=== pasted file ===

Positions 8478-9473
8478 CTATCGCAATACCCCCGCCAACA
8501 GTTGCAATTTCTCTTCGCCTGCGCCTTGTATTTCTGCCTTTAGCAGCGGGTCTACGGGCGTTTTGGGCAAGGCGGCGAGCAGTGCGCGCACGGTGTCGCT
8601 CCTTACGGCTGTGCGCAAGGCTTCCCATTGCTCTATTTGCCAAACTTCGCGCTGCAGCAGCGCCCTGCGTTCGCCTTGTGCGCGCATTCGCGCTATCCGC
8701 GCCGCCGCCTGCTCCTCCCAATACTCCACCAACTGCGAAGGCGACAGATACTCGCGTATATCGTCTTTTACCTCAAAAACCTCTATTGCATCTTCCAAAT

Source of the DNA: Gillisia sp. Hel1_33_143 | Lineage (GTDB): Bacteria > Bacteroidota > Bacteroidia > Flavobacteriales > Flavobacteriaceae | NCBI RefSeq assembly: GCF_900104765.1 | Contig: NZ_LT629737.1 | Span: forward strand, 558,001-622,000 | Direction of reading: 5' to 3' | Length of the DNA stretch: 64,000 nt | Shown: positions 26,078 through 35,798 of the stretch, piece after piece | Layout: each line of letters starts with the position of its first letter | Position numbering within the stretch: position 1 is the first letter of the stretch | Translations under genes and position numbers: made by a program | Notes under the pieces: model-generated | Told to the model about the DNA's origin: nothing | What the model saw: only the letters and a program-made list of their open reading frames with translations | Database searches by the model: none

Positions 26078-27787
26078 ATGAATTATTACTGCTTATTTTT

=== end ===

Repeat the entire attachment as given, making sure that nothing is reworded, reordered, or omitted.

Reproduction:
Positions 8478-9473
8478 CTATCGCAATACCCCCGCCAACA
8501 GTTGCAATTTCTCTTCGCCTGCGCCTTGTATTTCTGCCTTTAGCAGCGGGTCTACGGGCGTTTTGGGCAAGGCGGCGAGCAGTGCGCGCACGGTGTCGCT
8601 CCTTACGGCTGTGCGCAAGGCTTCCCATTGCTCTATTTGCCAAACTTCGCGCTGCAGCAGCGCCCTGCGTTCGCCTTGTGCGCGCATTCGCGCTATCCGC
8701 GCCGCCGCCTGCTCCTCCCAATACTCCACCAACTGCGAAGGCGACAGATACTCGCGTATATCGTCTTTTACCTCAAAAACCTCTATTGCATCTTCCAAAT

Source of the DNA: Gillisia sp. Hel1_33_143 | Lineage (GTDB): Bacteria > Bacteroidota > Bacteroidia > Flavobacteriales > Flavobacteriaceae | NCBI RefSeq assembly: GCF_900104765.1 | Contig: NZ_LT629737.1 | Span: forward strand, 558,001-622,000 | Direction of reading: 5' to 3' | Length of the DNA stretch: 64,000 nt | Shown: positions 26,078 through 35,798 of the stretch, piece after piece | Layout: each line of letters starts with the position of its first letter | Position numbering within the stretch: position 1 is the first letter of the stretch | Translations under genes and position numbers: made by a program | Notes under the pieces: model-generated | Told to the model about the DNA's origin: nothing | What the model saw: only the letters and a program-made list of their open reading frames with translations | Database searches by the model: none

Positions 26078-27787
26078 ATGAATTATTACTGCTTATTTTT